The Old Folk Who Live In The Chernobyl Exclusion Zone
The 1986 Chernobyl disaster blasted the town of Pripyat with dangerous levels of radioactivity, forcing citizens to evacuate. It is now located smack-dab in the middle of a thousand square miles of wasteland known as the Exclusion Zone. You've visited it before, in both Call Of Duty 4 and your nightmares. It's every Fallout game neatly rolled into one, minus radscorpions (but with way more radioactive wolves).
Oh, and people are fucking living there.
Alcohol is a great preservative.
A mere few months after the incident, over a thousand people returned to their homes. They were mostly older and female -- unflappable babushkas who had survived famine, Nazis, and WWII. Throughout all this, they had remained in their farms and houses, so they'd be damned if they were going to let some invisible death molecules chase them away. The Soviet government initially refused them entry back into the Exclusion Zone, but eventually decided they didn't want to tangle with a bunch of old ladies voluntarily heading to Apocalypse Land to fight radioactive wolves.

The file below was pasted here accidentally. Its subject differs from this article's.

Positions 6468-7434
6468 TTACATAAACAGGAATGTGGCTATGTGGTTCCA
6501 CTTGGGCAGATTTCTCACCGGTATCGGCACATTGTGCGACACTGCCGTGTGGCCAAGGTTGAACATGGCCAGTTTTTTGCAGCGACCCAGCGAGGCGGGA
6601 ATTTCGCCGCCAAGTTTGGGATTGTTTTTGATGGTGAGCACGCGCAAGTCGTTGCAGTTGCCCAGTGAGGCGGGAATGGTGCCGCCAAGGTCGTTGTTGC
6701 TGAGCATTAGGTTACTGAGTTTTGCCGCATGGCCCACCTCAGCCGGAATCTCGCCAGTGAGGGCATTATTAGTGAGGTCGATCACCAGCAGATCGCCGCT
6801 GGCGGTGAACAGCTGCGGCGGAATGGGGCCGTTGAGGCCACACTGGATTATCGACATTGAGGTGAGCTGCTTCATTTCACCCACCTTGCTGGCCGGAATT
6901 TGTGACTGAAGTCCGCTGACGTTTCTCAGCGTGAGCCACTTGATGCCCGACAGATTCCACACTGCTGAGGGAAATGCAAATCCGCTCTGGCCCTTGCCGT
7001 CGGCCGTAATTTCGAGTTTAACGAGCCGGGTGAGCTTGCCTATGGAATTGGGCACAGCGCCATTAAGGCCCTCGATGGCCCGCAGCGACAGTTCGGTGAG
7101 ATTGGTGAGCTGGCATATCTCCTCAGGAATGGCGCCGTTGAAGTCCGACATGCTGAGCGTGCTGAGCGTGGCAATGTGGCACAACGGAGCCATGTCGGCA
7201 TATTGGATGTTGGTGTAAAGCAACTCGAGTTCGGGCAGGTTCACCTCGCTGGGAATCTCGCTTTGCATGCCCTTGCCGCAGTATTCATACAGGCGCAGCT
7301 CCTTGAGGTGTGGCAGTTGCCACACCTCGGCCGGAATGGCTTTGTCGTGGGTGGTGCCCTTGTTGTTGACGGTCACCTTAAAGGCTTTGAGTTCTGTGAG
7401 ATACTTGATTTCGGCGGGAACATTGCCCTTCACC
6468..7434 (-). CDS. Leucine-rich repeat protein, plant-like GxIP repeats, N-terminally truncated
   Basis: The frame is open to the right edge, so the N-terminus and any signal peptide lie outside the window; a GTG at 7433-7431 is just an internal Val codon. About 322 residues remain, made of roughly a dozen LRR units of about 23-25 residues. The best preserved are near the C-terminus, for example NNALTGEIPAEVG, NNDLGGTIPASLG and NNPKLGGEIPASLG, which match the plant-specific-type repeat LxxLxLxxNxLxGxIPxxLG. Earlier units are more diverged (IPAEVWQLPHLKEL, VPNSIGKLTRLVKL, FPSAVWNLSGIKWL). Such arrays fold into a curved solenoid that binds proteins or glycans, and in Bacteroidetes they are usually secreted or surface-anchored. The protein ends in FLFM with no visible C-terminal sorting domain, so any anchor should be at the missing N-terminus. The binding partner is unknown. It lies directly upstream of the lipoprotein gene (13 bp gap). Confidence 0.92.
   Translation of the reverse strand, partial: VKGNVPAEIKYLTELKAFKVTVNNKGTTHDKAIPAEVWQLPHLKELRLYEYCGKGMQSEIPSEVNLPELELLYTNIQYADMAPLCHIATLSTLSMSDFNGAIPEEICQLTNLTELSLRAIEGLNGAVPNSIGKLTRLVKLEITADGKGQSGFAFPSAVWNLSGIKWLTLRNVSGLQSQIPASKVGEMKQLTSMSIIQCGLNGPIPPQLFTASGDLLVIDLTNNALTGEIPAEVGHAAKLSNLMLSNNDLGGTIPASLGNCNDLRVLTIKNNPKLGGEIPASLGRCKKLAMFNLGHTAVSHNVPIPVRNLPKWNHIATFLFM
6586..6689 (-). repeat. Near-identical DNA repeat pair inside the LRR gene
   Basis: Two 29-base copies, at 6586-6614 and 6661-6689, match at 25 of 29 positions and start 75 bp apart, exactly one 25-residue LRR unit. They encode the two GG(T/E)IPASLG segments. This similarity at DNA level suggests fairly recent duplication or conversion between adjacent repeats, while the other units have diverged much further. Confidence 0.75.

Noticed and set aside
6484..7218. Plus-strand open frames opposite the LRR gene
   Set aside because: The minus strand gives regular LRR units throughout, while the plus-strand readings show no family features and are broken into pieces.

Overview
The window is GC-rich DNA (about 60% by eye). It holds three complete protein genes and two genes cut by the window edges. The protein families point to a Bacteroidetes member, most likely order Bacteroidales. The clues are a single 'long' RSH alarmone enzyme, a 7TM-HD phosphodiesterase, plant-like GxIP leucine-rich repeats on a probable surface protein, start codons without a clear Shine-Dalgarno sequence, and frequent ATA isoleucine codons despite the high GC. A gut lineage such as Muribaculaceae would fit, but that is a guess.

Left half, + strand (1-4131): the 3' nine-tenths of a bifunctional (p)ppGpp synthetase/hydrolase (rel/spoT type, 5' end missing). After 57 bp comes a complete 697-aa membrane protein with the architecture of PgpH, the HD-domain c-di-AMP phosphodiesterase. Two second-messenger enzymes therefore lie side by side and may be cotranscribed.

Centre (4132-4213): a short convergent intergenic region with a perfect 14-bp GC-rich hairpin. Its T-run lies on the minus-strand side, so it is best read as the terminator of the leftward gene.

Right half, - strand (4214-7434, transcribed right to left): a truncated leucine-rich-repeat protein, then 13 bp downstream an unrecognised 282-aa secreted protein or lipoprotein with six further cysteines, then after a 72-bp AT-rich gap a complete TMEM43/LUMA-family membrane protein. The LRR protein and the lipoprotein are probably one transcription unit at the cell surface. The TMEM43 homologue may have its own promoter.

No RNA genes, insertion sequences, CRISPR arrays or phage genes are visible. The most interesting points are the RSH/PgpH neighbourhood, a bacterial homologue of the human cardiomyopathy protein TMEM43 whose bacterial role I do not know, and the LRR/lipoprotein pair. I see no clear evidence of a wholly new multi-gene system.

"We'll let the old people return home," they stated. "They'll die soon, but they will be happy."
"You can take my house keys from my irradiated, dead hand."
Close to 30 years on, there are still around 130 of them kicking about, and anecdotal evidence suggests that the people who returned to the Exclusion Zone tend to live longer and better than their former neighbors. It almost makes sense. Apart from the obvious decay in the urban areas, the Exclusion Zone is by and large unchanged, save for the occasional spirited ticking of the Geiger counter. So the ones who went back got to live a happy if slightly radioactive-wolf-filled life in their homes.